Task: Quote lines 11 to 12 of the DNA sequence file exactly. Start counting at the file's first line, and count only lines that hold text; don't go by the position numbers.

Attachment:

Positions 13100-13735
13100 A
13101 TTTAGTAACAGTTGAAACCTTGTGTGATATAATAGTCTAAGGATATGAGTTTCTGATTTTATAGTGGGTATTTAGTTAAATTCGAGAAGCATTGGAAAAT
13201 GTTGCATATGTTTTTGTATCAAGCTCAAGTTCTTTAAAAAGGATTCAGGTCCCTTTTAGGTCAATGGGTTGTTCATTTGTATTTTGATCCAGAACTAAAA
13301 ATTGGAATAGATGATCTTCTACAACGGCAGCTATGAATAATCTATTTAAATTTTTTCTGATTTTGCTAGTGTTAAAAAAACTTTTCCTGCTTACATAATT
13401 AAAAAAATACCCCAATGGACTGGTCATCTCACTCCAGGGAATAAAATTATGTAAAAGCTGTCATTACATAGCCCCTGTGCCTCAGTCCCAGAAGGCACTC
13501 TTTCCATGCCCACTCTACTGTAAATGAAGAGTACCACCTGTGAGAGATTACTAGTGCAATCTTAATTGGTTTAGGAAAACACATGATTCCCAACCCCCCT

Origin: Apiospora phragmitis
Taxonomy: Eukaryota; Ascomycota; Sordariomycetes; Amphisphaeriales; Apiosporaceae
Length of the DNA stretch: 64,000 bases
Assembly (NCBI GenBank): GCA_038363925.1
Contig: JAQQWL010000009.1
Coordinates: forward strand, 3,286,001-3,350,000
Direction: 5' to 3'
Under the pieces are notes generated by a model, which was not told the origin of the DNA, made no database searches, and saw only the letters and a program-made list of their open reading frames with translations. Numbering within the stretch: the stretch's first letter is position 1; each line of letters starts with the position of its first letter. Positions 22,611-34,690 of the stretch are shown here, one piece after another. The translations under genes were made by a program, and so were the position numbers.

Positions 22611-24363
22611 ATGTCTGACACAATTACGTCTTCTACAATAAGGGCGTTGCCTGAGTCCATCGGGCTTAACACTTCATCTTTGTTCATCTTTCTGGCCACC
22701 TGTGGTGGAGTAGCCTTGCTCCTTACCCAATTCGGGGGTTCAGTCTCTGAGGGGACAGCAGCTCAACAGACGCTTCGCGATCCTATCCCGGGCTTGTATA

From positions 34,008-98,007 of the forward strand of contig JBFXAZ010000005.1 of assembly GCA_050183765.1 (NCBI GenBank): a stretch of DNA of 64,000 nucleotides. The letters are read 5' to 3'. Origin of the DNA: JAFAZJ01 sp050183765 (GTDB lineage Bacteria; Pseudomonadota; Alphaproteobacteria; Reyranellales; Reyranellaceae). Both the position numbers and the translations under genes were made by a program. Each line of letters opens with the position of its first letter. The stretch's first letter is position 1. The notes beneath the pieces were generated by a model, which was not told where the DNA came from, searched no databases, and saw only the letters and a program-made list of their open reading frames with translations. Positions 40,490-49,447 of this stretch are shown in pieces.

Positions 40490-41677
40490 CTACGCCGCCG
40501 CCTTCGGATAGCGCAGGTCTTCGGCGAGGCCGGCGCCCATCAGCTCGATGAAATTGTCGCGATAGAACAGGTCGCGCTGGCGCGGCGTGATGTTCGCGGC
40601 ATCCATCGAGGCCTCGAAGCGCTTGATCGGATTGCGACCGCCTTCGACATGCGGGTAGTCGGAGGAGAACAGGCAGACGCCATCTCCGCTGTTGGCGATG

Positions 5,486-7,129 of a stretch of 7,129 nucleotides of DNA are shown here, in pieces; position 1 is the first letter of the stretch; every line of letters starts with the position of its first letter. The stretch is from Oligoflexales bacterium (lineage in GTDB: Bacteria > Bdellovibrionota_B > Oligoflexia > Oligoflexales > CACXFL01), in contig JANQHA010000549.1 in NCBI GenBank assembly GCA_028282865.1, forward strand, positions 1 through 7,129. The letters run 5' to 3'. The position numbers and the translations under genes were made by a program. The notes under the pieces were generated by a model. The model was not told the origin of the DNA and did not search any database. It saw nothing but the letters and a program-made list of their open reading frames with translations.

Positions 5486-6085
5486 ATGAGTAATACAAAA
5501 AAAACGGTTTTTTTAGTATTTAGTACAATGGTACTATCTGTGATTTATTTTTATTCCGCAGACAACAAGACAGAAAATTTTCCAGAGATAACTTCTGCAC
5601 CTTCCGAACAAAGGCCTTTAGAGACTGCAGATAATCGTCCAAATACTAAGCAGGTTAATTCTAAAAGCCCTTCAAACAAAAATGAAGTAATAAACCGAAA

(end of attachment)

Assembly (NCBI GenBank): GCA_038363925.1
Contig: JAQQWL010000009.1